The Anticipated Impact of Medicare's Home Health Prospective Payment System 2008 Refinements on Home Health Agencies
Ali Van Horn
HPA Schreyer Scholar
Home health is a facet of geriatric care that provides clinical therapy visits to seniors. Medicare is the primary payer of home health services and regulates the payment system for the industry. The Medicare Prospective Payment System uses a clinical assessment tool to calculate the number of therapy visits necessary in a standardized episode which determines patients’ reimbursement amounts. From the system’s implementation in 2000 through 2007, home health agencies began to capitalize on financial advantages within the system’s structure. In response, payment system refinements were implemented on January 1, 2008. This study interviewed eight stakeholders in the home health industry to assess their anticipated impact of the payment refinements.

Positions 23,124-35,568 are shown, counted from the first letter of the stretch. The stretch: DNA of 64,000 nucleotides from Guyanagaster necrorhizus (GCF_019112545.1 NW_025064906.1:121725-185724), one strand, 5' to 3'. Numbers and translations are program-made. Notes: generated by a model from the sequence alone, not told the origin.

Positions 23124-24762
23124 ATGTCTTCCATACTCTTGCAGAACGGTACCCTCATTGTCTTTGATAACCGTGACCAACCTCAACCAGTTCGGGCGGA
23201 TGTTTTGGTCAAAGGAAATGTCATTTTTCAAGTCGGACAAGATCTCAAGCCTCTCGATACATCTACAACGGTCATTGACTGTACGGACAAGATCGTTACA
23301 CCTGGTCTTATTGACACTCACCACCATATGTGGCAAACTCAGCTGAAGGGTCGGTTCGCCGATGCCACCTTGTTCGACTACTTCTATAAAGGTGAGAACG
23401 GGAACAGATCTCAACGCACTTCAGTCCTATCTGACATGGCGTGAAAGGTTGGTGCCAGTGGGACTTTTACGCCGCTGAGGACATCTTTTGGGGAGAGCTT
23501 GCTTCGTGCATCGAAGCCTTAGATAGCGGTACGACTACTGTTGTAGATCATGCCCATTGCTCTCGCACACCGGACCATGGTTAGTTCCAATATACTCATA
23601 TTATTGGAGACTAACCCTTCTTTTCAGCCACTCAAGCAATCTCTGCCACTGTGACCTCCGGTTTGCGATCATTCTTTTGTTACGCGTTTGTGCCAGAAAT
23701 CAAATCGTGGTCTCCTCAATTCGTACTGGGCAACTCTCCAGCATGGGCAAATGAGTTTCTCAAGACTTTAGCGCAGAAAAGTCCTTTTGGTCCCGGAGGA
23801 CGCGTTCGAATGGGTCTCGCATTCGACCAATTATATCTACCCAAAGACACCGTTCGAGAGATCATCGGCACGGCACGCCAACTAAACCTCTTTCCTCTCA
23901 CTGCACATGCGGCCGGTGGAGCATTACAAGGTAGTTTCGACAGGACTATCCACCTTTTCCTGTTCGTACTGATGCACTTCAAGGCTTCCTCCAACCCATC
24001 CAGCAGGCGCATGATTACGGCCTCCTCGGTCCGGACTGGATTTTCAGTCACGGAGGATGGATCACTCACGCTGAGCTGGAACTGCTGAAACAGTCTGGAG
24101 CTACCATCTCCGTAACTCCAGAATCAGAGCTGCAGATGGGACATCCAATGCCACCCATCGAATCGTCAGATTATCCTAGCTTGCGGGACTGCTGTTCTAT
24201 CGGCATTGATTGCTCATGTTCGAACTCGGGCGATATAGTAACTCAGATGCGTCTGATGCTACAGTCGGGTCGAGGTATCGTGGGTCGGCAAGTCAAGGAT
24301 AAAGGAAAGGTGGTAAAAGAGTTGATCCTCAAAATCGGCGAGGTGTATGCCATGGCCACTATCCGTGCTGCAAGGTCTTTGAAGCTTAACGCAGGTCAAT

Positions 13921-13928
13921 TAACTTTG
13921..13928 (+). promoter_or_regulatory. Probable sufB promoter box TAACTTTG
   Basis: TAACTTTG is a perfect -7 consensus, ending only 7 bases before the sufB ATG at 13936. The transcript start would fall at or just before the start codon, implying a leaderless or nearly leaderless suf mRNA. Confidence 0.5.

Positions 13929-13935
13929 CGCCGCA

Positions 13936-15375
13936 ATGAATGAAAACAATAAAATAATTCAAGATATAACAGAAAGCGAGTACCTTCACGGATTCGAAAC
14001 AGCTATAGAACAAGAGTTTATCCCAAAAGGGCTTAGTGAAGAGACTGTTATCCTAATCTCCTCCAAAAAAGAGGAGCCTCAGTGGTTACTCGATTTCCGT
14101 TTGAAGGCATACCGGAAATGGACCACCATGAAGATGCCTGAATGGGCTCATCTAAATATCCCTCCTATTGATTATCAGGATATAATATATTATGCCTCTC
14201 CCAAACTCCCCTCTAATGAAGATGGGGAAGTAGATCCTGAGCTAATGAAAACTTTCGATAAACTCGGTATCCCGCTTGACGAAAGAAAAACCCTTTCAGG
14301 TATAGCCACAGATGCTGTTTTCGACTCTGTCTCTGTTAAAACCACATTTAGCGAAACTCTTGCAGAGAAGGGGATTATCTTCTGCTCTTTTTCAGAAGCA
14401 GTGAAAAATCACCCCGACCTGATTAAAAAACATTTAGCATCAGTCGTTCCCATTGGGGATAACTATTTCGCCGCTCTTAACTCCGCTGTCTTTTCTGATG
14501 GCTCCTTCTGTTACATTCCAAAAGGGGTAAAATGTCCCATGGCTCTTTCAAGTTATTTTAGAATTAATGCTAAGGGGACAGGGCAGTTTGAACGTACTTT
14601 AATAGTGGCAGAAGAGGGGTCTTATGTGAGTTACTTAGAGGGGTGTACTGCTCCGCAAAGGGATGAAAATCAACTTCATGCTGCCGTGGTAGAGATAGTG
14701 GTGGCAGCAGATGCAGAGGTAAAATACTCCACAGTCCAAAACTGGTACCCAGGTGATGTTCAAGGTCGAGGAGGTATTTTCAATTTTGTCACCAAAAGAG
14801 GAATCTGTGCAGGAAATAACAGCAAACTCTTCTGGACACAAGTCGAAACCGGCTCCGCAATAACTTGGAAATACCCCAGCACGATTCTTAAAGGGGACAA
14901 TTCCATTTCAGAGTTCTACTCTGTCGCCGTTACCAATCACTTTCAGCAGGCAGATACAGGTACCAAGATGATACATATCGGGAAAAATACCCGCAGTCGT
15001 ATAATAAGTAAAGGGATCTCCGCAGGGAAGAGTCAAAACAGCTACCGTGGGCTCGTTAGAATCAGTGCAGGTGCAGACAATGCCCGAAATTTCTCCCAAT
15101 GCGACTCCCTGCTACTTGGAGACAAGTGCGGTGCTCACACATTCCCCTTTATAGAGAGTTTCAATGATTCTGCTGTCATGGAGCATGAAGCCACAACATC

Respondents anticipated wide variation in impacts on profitability and sustainability across agencies. The difference was attributed to disparity in agencies characteristics such as size, location, and proprietary status. Additionally, the average number of therapy visits administered prior to the refinements emerged as the primary predictor of agency impact. Agencies’ responses to the rule change were also assessed to investigate the impact of staff education, agency marketing, and staffing changes. Future research should analyze the financial impact of the rule change after one year of implementation to call attention to home health agencies experiencing viability difficulties. Additionally, research should assess which agency responses resulted in the most successful transitions and suggest these methods in the next rule change.